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Surface-water hydrology and quality, and macroinvertebrate and smallmouth bass populations in four stream basins in southwestern Wisconsin, 1987-90

Water-Resources Investigations Report 93-4024

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Abstract

Data on streamflow, water quality, and macroinvertebrate and smallmouth bass (microptercus dolomieni) populations were collected from July 1987 through September 1990, in four streams in southwestern Wisconsin to determine the effect of surface-water hydrology and quality on populations of macroinvertebrate and smallmouth bass. The study was a joint project of the U.S. Geological Survey and the Wisconsin Department of Natural Resources. Drought conditions greatly affected streamflows in southwestern Wisconsin throughout much of the period of study. Precipitation in all four basins in 1988 and 1989 was 9.91 to12.41 inches less than 1951-80 normal precipitation of 32.88 inches. The lowest annual mean discharge was recorded in water year 1988 at all of the stream-flow-gaging stations except at Rattlesnake Creek, where annual mean discharge was lowest in water year 1990. Overland-flow runoff during the reproductive period of smallmouth bass (mid-May to mid-July) was 0.02 inch in 1988 at the Sinsinawa River and Rattlesnake Creek. Overland-flow runoff in the Little Platte River and the Livingston Branch of the Pecatonica River also was low in 1988 (0.03 inch and 0.04 inch, respectively) during the reproductive period of smallmouth bass. The trend of low overland-flow runoff continued in 1989; in water year 1990, however, overland-flow runoff during the reproductive period of smallmouth bass was 1.38 inches at Livingston Branch of the Pecatonica River and 0.22 inch at Rattlesnake Creek. Turbidity ranged from 1.5 nephelometric turbidity units at Rattlesnake Creek to 3,700 nepheIometric turbidity units at the Sinsinawa River. Suspended-solid concentrations ranged from 2 milligrams per liter at Rattlesnake Creek to a maximum 24,300 milligrams per liter at the Livingston Branch of the Pecatonica River. The high turbidities and suspended-solid concentrations, which occurred during storms, did not last for long periods of time and are not thought to have been harmful to the biota of the rivers. Un-ionized ammonia concentrations exceeded the State of Wisconsin, Department of Natural Resources' standard of 0.04 milligram per liter for warmwater streams at all four of the streams. The maximum concentration of un-ionized ammonia measured was 0.10 milligram per liter at Rattlesnake Creek and there was no discernible effects on smallmouth bass or macroinvertebrates. Dissolved-oxygen concentrations at all four study streams occasionally decreased to below or near the concentration of 1 milligram per liter considered necessary to sustain life of smallmouth bass. Two fish kills were documented as the result of low dissolved-oxygen concentrations. All of these episodes of low dissolved-oxygen concentrations occurred during or just after rainstorms and subsequent increasing streamflows. Samples of water-sediment mixture and bottom material were analyzed for pesticides commonly used in the basins. Samples from all of the stations had concentrations of herbicides that exceeded the analytical reporting limit. Water-sediment samples at the Sinsinawa River had the highest herbicide concentration. The concentration of metolachlor was the highest of the herbicides--110 micrograms per liter; concentrations of atrazine and cyanazine were next highest at 97 and 84 micrograms per liter, respectively. All of the water-sediment mixture samples had insecticide concentrations below the analytical reporting limit, with the exception of carbofuran. One water-sediment mixture sample collected at the Little Platte River had a carbofuran concentra- tion of 0.44 microgram per liter. No pesticides were detected in the bottom-material samples collected at the four study streams. Richness of macroinvertebrate taxa did not differ substantially among the four streams during the study, but the abundances of several taxa differed significantly among streams. Livingston Branch of the Pecatonica River had comparatively few midges but many caddisflies, whereas Rattlesnake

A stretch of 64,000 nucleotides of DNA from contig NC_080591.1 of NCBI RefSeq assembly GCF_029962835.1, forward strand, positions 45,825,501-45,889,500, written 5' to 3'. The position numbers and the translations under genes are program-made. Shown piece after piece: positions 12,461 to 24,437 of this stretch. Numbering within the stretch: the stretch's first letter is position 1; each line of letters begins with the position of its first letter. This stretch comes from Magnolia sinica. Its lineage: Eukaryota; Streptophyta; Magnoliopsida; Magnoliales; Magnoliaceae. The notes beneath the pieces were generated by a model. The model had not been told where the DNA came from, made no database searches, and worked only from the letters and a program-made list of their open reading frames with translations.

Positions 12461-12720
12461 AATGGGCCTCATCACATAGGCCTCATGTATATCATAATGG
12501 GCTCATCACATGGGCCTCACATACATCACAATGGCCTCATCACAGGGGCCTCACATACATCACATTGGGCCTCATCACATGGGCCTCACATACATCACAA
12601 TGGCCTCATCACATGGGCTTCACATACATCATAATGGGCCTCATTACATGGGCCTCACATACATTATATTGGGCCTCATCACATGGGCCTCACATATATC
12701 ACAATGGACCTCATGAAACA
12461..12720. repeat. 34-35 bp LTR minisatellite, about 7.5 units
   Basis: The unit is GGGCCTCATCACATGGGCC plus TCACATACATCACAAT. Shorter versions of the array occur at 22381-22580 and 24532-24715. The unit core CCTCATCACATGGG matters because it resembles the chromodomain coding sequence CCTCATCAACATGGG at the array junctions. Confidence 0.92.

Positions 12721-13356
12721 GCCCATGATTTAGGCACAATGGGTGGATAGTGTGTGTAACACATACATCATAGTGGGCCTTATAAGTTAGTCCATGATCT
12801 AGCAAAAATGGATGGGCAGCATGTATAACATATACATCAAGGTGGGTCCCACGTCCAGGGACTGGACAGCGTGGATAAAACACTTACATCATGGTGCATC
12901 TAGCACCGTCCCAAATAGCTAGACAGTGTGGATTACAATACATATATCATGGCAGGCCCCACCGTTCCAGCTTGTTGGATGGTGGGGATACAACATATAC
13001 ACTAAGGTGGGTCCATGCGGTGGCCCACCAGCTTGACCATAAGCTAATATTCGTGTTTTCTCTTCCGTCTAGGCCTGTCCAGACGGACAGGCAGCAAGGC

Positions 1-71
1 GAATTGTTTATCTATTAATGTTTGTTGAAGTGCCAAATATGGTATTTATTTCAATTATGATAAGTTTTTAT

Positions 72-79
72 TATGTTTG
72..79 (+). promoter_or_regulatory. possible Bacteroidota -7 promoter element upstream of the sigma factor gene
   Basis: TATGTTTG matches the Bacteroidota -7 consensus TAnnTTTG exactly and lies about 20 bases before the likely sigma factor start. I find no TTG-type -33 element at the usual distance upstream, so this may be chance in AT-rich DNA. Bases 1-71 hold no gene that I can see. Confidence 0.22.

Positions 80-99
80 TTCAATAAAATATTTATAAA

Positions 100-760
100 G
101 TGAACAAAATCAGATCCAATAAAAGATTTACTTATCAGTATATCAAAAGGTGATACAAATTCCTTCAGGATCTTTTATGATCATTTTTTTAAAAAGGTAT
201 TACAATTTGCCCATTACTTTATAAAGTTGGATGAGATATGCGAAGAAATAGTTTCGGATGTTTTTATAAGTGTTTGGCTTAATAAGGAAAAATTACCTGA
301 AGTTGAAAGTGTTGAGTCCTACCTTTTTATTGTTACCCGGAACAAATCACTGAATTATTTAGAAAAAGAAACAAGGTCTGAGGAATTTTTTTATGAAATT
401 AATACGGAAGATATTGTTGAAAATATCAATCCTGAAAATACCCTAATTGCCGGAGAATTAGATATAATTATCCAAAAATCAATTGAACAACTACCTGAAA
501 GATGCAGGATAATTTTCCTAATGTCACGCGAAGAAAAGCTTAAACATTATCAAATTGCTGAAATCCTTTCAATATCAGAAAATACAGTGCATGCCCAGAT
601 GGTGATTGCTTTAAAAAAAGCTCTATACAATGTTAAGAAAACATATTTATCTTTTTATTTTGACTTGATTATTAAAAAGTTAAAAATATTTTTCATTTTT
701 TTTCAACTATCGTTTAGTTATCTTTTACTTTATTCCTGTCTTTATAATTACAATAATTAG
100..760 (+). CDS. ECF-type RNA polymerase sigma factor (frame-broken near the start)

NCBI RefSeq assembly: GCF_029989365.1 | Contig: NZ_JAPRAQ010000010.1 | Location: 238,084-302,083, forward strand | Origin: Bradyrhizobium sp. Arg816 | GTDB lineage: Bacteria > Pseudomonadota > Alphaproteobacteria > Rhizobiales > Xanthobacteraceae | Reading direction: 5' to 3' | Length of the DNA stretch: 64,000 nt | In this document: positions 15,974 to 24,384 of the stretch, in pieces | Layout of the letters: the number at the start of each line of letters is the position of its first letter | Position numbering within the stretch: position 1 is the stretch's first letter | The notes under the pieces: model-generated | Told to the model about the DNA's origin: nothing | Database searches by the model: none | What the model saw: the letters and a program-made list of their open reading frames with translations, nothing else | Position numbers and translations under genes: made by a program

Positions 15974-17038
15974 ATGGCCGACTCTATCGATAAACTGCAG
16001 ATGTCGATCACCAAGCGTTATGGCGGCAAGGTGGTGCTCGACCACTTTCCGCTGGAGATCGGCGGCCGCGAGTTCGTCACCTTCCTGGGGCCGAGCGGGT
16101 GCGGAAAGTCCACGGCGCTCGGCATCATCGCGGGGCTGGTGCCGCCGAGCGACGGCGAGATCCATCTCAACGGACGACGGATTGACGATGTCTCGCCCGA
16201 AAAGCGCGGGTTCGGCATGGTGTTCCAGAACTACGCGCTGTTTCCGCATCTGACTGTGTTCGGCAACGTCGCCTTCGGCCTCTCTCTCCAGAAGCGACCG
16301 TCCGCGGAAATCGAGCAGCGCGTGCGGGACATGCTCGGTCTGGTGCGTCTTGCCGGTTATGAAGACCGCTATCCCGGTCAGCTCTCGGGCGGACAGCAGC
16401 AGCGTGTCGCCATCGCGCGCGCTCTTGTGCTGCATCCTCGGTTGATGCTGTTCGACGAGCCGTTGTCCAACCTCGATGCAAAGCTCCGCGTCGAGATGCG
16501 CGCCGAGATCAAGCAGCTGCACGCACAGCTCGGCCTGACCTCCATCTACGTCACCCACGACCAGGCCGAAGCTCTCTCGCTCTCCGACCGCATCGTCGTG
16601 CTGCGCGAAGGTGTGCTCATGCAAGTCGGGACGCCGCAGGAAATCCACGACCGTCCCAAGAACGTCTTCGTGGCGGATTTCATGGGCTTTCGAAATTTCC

Additional Publication Details

Publication type:
Report
Publication Subtype:
USGS Numbered Series
Title:
Surface-water hydrology and quality, and macroinvertebrate and smallmouth bass populations in four stream basins in southwestern Wisconsin, 1987-90
Series title:
Water-Resources Investigations Report
Series number:
93-4024
Edition:
-
Year Published:
1993
Language:
ENGLISH
Publisher:
U.S. Geological Survey ; U.S. Geological Survey, Earth Science Information Center [distributor],
Description:
viii, 70 p. :ill., maps ;28 cm.